Colorado Capitol Report

Key Business Issues from Polis’ State of the State

Key Business Issues from Polis’ State of the State

Gov. Jared Polis on Wednesday delivered his third State of the State address in the House Chamber, touching on COVID-19 relief and legislative priorities for the 2021 session. He also covered several issues of importance to the business community, from tax policies to transportation to health care.

The most surprising development from the governor’s speech was his call to reduce the business personal property tax, a longtime request of the Colorado business community. The tax applies to most commercial, industrial and agricultural property that is used in the production of income for a business.

“This year I propose we eliminate the business personal property tax for tens of thousands of small businesses, reducing paperwork and protecting them from onerous tax requirements,” Polis said. “This will save small businesses time and money and let them focus on what matters — their customers, their services, and their products.”

While a reduction in the business personal property tax would be welcome news for the business community, the details of the proposal are unclear – particularly regarding any tax breaks and “loopholes” that would be eliminated in order to pay for it. As the Colorado Chamber’s Loren Furman told the Denver Business Journal, any reduction in the business personal property tax would be counterbalanced by reductions in other tax breaks, leaving some businesses worse off than before.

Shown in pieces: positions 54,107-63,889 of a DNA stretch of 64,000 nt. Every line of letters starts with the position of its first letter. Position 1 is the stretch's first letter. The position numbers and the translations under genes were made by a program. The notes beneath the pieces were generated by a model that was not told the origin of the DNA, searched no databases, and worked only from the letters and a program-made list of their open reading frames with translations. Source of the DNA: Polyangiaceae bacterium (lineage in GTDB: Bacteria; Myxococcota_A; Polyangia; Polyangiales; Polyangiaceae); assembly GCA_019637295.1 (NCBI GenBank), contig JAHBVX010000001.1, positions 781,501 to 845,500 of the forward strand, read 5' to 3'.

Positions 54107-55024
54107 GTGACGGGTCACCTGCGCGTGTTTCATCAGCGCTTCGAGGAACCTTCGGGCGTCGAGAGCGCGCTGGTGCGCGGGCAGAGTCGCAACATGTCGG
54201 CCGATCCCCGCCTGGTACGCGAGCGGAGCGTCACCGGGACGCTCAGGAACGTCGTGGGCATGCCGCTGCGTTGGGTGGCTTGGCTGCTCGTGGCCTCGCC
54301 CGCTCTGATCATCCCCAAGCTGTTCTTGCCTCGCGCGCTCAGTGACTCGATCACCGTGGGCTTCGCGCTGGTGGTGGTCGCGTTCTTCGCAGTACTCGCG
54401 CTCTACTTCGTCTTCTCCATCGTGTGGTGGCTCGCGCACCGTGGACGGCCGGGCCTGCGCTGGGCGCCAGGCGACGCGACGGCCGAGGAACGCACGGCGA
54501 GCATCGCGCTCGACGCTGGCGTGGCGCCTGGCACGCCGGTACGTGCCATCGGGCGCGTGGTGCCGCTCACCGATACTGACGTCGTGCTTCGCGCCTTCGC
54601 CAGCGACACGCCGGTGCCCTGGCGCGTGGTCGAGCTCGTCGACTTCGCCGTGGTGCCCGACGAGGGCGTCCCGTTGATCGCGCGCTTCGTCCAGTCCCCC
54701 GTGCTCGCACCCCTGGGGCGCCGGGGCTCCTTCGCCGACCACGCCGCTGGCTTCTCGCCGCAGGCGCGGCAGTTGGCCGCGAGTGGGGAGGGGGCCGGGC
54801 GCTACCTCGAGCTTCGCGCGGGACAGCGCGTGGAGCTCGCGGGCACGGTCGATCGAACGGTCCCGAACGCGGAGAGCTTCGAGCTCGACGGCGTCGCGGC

The governor also focused heavily on transportation, indicating “shovel-ready” projects that he hopes will boost the state economy. The business community has called for increased funding for transportation for many years, but substantial funding efforts have not been successful thus far.

“My budget request moves forward vital projects, starting with much-needed repairs on roads across Colorado — from the Eisenhower Tunnel to the rural roads that our farmers and ranchers rely on.” Polis said. 

Republican House Minority Leader Hugh McKean expressed hesitation at the governor’s emphasis on the “modernization” of transportation, particularly due to the lack of specifics in Polis’ address. 

“If that means that we turn taxes into fees, I’m not sure the voters of Colorado will agree with that,” he said.